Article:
Emergency department factors affect care of bowel obstruction patients
MedWire News: Modifiable emergency department (ED) and hospital factors negatively affect the timely delivery of patient care and result in delays in treatment among patients experiencing small-bowel obstruction (SBO), show US study findings.
"Timely diagnosis and treatment are critical to reduce untoward outcomes for this time-sensitive condition and require efficient communication and coordination between surgical teams and ED physicians," say Ula Hwang (Mount Sinai School of Medicine, New York) and co-authors in The American Journal of Surgery.
Hwang and team performed a retrospective study of 193 ED patients presenting with SBO at a tertiary care medical center from 2001 to 2002. Medical records, administrative databases, and staffing schedules were evaluated to assess time to first treatment (nasogastric tube or surgery) and risk for surgical resection.
On average, four resident physicians, three attending physicians, and 16 nurses were available during the first hour of arrival to the ED. Most patients were examined during the first hour of arrival, with a median time to examination of 45 minutes.
Surgeons consulted on 76% of patients, with the median time to surgery consult taking 265 minutes. In total, 5% of patients arrived to the ED during hand-off of patients for a shift change.
Of the 152 patients who were not assigned bowel rest, 38% received only nasogastric tube decompression, 19% had surgery only, and 43% had both, with 48% of those requiring surgery treated with bowel resection.
Longer time to first treatment was significantly associated with longer time to surgical consult (hazard ratio [HR]=0.69, 0.49, and 0.36 for <167 min vs 167-265 min, 266-544 min, and >544 min, respectively) and arriving during a ED change of shift (HR=0.40).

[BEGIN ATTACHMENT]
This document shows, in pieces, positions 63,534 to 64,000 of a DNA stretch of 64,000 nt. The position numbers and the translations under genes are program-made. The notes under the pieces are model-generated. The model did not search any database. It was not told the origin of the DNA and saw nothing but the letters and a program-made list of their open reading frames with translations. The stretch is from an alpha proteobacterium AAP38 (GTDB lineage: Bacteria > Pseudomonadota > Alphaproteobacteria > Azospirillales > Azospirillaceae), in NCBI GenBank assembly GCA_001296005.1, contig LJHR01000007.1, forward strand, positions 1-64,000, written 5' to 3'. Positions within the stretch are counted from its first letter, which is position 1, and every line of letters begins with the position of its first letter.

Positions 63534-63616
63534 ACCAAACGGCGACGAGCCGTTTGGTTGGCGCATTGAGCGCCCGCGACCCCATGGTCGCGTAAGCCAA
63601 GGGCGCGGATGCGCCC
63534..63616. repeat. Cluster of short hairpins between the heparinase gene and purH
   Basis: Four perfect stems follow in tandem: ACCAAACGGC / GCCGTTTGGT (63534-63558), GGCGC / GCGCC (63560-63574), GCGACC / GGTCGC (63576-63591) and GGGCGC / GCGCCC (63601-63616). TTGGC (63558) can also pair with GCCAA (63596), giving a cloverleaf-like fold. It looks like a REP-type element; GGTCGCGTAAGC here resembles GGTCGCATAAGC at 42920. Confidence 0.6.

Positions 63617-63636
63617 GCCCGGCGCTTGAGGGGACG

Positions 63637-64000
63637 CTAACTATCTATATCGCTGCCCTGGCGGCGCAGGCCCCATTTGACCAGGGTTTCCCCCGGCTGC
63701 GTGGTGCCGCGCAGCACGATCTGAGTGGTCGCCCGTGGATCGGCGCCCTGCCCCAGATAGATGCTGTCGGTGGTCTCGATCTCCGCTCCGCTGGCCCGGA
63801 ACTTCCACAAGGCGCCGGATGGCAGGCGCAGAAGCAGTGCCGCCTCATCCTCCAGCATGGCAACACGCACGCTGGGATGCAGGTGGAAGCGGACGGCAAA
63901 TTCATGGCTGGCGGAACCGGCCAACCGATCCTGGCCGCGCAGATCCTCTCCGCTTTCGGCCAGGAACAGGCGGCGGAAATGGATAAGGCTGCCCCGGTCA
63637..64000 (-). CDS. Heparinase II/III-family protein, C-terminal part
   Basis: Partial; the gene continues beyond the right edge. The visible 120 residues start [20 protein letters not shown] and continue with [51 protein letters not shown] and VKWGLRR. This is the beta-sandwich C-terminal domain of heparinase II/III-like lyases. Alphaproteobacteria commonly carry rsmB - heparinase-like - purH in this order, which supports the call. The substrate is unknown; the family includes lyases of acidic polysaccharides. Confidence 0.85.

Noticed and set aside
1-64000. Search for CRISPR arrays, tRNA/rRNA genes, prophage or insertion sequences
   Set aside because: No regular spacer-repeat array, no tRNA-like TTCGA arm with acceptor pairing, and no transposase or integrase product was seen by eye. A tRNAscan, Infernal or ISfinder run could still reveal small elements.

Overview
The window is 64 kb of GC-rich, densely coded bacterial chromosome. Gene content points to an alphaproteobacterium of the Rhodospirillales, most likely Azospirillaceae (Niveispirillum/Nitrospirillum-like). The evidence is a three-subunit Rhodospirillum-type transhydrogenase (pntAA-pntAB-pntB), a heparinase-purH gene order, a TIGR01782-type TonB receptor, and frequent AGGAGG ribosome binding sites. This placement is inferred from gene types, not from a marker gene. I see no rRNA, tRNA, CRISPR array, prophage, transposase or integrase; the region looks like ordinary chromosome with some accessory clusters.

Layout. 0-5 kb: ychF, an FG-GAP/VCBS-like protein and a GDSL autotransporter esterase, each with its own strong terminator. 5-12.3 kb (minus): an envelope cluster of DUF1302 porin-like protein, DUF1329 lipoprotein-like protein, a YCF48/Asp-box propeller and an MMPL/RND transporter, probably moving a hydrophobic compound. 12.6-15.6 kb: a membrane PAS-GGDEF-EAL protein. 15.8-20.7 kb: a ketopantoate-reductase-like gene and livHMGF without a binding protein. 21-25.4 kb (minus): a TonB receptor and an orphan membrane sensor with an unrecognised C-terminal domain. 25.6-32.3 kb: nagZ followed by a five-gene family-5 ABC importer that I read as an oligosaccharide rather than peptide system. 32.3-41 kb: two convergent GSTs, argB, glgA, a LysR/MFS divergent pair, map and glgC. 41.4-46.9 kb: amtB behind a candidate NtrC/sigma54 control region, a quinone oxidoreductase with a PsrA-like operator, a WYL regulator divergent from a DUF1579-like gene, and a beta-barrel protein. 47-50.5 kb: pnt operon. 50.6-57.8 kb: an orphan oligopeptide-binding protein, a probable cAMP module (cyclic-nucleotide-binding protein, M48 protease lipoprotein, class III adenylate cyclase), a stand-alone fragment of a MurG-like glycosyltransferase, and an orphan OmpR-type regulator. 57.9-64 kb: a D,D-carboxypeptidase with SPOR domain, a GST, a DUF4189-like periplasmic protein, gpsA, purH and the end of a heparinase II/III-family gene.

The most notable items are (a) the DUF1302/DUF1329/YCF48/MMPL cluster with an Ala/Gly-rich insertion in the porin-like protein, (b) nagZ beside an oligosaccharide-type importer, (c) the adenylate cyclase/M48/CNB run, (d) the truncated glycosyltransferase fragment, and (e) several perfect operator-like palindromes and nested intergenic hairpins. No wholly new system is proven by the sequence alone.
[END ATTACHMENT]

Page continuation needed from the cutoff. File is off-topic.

Having a longer time to surgical consult reduced patients' chances of having a faster time to treatment, with hazard ratios (HRs) of 0.69, 0.49, and 0.36 for the first quartile of time to surgical consult (<167 min) versus the second (167-265 min), third (266-544 min), and fourth (>544 min) quartiles.
Also, arriving during a ED change of shift was associated with an HR of 0.40 for a faster time to treatment.
Physician diagnostic certainty of obstruction as the primary diagnosis was not significantly associated with time to treatment.
The risk for having surgery and bowel resection increased with increasing time to surgical consultation after adjusting for patient demographic and clinical characteristics, causes of bowel obstruction, and ED census and staffing levels.
In an associated editorial, Mark Malagoni (Case Western Reserve University, Cleveland, Ohio, USA) said: "We must continue to advocate for optimal patient care, whether it is by improving 'handoffs' in the emergency department, evaluating patients more quickly in consultation, or creating a fast track to operation."
By Ingrid Grasmo